In the fight over the minimum wage, some unions propose contract language that exempts unionized employers from paying a higher wage.
IN Washington state and across the nation, union executives and labor activists are demanding mandatory paid sick leave and a $15 minimum wage for workers. They say it is a “matter of fairness” — workers deserve higher wages and paid time off when they are sick.
So why do many of these minimum-wage and paid-sick-leave laws, purportedly designed to benefit workers, exempt unionized businesses?
In many of the minimum-wage and paid-sick-leave proposals pushed by unions, they have hypocritically included a union escape clause.
After well-funded campaigns by labor unions, SeaTac and other jurisdictions have an exemption for unionized employers that allow them to pay a lower wage and not pay for sick leave. Thanks to the union escape clause supported by labor, unionized employers can legally pay their workers less than what their nonunion counterparts earn.
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That’s right. The union executives pushing these measures don’t think union members deserve to actually benefit from them. So much for fairness.
It is revealing that the $15 minimum-wage campaign in SeaTac, considered Ground Zero of the “Fight for $15” movement, initially had nothing to do with winning a higher minimum wage or paid sick leave for workers. It started as an effort to intimidate SeaTac employers into unionizing. Unions tried to strong-arm employers into unionizing by threatening to fund a $15 minimum-wage ballot measure. When employers resisted, union executives made good on their threat, complete with a clause to coerce and incentivize employers to unionize.
This disturbing trend of using government labor mandates as a means of threatening and coercing business owners is not confined to cities. It is taking root with some state lawmakers as well. Bills mandating paid sick leave (HB 1356), paid vacation (HB 1163) and triple pay for employees who work on Thanksgiving Day (HB 1694) were introduced this year and, though they didn’t pass, each included an exemption for unionized employers.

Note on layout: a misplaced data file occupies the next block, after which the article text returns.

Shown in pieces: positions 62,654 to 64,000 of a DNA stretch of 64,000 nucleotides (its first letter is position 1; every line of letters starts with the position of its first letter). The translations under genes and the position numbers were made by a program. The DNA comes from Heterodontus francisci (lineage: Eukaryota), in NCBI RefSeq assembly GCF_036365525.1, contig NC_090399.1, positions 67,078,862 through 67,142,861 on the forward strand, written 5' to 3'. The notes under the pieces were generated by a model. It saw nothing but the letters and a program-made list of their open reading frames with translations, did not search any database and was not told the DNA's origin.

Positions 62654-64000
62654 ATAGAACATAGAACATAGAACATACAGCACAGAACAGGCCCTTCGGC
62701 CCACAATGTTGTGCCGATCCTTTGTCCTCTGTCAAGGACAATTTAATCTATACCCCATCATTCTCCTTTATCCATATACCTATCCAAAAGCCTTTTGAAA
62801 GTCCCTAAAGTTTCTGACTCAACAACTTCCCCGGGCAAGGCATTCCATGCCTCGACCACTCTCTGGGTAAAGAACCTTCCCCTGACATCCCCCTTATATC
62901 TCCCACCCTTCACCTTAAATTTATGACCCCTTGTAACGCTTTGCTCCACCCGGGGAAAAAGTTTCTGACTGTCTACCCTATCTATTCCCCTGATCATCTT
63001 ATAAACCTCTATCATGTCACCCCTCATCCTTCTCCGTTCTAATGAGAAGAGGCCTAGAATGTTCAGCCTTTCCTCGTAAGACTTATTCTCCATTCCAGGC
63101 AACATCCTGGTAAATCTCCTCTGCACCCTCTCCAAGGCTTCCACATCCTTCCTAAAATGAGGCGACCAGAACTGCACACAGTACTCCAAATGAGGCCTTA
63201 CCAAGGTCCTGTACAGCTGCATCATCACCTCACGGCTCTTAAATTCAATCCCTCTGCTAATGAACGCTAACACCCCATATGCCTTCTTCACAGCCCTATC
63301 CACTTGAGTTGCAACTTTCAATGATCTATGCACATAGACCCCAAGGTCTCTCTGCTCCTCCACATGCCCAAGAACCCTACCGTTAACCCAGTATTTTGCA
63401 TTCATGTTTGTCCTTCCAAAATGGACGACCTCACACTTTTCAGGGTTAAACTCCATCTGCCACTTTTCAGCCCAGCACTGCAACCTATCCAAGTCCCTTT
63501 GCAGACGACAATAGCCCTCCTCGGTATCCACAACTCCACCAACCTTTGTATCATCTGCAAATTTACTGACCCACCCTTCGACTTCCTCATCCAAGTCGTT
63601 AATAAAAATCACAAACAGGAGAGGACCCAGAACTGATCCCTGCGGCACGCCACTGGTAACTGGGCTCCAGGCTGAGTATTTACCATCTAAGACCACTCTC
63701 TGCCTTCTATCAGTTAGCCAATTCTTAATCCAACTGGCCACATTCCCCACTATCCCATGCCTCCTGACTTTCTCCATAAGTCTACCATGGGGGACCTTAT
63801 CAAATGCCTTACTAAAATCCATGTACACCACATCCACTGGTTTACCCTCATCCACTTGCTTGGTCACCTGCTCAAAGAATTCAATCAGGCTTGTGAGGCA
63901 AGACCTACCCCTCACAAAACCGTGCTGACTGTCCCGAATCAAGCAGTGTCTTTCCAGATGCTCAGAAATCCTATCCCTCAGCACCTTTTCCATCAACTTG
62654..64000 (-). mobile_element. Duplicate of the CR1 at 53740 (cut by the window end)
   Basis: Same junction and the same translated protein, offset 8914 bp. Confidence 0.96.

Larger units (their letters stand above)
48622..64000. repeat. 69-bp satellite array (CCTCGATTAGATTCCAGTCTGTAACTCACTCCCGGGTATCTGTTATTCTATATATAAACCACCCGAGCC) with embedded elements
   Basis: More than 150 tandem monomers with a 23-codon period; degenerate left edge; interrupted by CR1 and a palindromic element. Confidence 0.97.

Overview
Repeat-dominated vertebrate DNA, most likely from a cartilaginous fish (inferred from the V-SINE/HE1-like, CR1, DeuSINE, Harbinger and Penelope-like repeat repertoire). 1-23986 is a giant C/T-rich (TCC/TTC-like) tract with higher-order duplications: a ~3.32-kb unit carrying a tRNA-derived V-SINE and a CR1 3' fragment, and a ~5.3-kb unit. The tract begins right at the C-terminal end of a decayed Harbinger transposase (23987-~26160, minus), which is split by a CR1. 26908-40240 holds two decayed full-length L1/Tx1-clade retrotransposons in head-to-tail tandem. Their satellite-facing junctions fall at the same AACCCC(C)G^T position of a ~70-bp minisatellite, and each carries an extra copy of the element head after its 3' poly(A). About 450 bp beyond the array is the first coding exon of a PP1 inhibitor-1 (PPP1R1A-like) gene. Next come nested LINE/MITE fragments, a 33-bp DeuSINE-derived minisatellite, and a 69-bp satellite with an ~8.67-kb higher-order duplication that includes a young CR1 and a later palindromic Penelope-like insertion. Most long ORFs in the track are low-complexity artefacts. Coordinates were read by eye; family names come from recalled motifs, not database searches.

Labor unions’ willingness to undercut their own members demonstrates the self-serving motive behind the legislation — pressure employers to unionize in order to take advantage of the union exemption. Unionizing becomes a low-cost way for employers to avoid being subjected to more restrictive mandates. The tactic is also a way for union executives to collect more dues. It’s a “win-win” for employers and unions.
Paradoxically, left out of the “win-win” are the workers who are forced to pay union dues for the union to represent them — workers exempted from the benefits of the higher wage or paid sick leave because they are a union member. Washington is not a right-to-work state, so workers have no say in whether they pay those dues to be represented by the union; it is a condition of employment.
Isn’t joining a union supposed to be about better pay and benefits and protecting powerless workers from being exploited by greedy and unethical employers? Today it is the union workers who are exploited, by the union executives who are supposed to represent them.
Workers rallying with labor activists to pass the $15-wage and paid-sick-leave mandates should be careful what they wish for. They could very well find themselves exempted out of the benefits they thought they were fighting for.